New law will lower prescription costs by increasing generics

6 years ago

AUGUSTA, Maine — A bill from Senate Democratic Leader Troy Jackson of Allagash, which will lower the cost of prescription medicine for Maine seniors and families by making affordable generic drugs more available, became law without the governor’s signature on July 5, 2018.

The new law aims to lower drug costs by forcing brand-name drug producers to follow federal law by providing samples of their drugs to generic producers, so that generic alternatives may be sold when the drug’s patent expires.

“The skyrocketing cost of prescription drugs is leaving Mainers of all ages and across the entire state in a tough spot. It isn’t right that people have to choose between paying for medicine or meeting other basic needs. Now, Maine seniors and families will have access to more affordable prescription medicine,” said Sen. Jackson.

The Food and Drug Administration (FDA) currently requires name-brand pharmaceutical producers to make their drugs available to generic manufacturers. However, under an FDA provision called Risk Evaluation and Mitigation Strategies (REMS), intended to ensure drug safety, drug manufacturers can withhold their products from generic companies.  

Earlier this year, the FDA released a list of drug manufacturers using this provision to block access to generic drugs.   

The new law amends the Maine Pharmacy Act to require that a drug distributed in Maine be made available for sale to an FDA-approved generic drug manufacturer who is seeking to develop a cheaper alternative. The bill was also amended in the Senate to protect name-brand producers from liability in lawsuits involving generics created under the terms of the act.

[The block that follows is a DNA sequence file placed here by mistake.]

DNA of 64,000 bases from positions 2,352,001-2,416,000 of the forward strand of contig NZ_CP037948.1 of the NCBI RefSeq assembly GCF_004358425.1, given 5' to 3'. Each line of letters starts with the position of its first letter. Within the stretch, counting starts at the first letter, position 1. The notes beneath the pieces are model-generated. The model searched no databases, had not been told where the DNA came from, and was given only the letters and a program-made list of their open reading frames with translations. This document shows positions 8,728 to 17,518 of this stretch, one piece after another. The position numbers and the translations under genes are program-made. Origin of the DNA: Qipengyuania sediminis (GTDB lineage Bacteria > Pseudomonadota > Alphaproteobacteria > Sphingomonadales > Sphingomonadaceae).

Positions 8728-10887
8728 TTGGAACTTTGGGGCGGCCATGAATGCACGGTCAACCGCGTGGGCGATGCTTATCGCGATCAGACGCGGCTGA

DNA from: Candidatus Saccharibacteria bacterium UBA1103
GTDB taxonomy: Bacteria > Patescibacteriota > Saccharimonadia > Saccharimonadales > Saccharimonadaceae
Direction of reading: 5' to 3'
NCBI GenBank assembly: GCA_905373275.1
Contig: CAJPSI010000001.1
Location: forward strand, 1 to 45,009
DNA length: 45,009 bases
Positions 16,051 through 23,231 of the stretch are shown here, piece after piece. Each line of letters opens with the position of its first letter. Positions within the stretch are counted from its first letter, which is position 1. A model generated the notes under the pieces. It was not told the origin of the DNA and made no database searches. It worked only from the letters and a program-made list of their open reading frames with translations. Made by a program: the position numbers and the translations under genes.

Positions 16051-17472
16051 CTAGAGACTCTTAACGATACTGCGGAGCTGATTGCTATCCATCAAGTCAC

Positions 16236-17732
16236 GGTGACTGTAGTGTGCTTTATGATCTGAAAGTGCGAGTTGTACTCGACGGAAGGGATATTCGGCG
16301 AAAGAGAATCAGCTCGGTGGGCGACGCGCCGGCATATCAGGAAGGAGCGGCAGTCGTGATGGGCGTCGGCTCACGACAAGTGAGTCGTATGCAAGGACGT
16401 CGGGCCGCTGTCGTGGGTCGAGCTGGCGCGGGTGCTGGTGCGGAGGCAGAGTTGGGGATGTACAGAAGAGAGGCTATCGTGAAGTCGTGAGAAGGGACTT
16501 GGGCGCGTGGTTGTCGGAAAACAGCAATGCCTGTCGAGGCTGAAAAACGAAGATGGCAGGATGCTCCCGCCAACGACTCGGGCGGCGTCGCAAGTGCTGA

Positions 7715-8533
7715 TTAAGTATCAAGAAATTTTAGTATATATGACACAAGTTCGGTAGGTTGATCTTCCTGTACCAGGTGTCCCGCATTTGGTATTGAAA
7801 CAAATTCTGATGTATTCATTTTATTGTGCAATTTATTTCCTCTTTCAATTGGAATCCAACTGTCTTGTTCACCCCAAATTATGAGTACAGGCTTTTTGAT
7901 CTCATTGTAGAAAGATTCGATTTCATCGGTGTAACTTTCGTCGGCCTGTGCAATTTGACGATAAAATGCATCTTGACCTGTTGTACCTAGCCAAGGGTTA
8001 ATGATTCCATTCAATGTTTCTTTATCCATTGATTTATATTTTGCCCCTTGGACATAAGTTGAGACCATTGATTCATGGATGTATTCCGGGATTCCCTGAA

“When Mainers are forced to sacrifice their health and well-being by rationing their medication or going without because the cost of prescription drugs are too high, we know we have a problem,” said Sen. Jackson. “Large pharmaceutical companies are already making enough money. It’s unconscionable that they are abusing a provision in federal law designed to protect the safety of consumers to grow their bottom-line and keep more affordable drugs out of the market.”

According to Jackson, roughly six out of 10 Americans think lowering the cost of prescription drugs should be the government’s top priority. Generics are 80 to 85 percent less costly than equivalent brand-name drugs, and are prescribed more than 90 percent of the time when they are available. Jackson said generics saved Maine $1.05 billion in 2016, including $156 million in savings for Medicaid.

The bill will take effect 90 days following the end of the special legislative session.